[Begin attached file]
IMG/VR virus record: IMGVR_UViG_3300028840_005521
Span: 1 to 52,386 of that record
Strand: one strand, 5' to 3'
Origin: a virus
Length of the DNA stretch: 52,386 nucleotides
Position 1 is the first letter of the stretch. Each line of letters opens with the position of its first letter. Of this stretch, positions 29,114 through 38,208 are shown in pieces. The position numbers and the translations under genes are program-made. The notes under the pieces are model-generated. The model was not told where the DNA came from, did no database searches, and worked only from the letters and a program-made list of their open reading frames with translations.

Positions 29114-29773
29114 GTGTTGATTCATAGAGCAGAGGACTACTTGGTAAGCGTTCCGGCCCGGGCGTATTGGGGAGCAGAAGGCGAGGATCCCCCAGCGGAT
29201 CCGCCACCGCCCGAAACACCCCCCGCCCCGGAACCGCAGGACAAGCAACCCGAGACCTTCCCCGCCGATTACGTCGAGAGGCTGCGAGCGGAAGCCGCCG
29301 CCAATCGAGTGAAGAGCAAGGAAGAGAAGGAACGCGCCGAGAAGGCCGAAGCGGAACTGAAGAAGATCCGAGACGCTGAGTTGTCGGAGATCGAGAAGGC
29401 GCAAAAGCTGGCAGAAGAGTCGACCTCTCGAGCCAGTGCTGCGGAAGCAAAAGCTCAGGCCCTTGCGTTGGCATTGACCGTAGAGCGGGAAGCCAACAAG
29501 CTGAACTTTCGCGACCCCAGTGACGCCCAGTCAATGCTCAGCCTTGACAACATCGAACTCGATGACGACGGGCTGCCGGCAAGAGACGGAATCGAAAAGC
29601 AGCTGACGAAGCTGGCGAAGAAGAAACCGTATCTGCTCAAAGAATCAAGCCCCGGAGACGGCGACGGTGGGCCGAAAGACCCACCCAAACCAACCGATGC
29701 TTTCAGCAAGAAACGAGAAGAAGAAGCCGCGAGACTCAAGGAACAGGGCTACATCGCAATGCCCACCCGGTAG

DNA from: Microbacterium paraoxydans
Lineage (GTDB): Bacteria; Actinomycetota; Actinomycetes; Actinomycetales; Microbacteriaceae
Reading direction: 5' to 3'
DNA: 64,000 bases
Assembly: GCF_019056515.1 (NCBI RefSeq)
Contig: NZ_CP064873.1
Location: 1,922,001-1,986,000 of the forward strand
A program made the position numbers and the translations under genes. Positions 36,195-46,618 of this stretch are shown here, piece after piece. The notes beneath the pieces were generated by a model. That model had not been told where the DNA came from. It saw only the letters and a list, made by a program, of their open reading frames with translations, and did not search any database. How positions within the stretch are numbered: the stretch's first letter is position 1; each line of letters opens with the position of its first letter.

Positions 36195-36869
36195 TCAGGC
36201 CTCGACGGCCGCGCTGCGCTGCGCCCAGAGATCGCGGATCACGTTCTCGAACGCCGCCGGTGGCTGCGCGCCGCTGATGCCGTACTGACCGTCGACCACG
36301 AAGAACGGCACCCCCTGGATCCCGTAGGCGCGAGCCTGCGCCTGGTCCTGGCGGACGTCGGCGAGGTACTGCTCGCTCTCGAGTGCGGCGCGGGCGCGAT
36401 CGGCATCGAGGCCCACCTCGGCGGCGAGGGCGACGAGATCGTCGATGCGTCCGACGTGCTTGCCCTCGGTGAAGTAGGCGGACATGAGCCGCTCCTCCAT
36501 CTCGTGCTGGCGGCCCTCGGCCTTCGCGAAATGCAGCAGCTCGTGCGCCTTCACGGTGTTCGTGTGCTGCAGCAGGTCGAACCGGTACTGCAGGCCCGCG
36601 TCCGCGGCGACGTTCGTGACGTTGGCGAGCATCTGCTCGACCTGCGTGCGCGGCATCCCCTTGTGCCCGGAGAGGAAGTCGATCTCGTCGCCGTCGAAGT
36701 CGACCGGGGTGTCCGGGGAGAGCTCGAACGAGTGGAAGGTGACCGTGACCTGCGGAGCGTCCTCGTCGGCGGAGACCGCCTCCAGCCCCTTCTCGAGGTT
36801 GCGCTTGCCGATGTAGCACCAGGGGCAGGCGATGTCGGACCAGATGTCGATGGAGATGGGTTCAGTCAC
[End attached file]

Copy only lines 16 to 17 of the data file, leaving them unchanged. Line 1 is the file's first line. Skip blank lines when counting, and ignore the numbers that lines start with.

Lineage (GTDB): Bacteria; Actinomycetota; Actinomycetes; Actinomycetales; Microbacteriaceae
Reading direction: 5' to 3'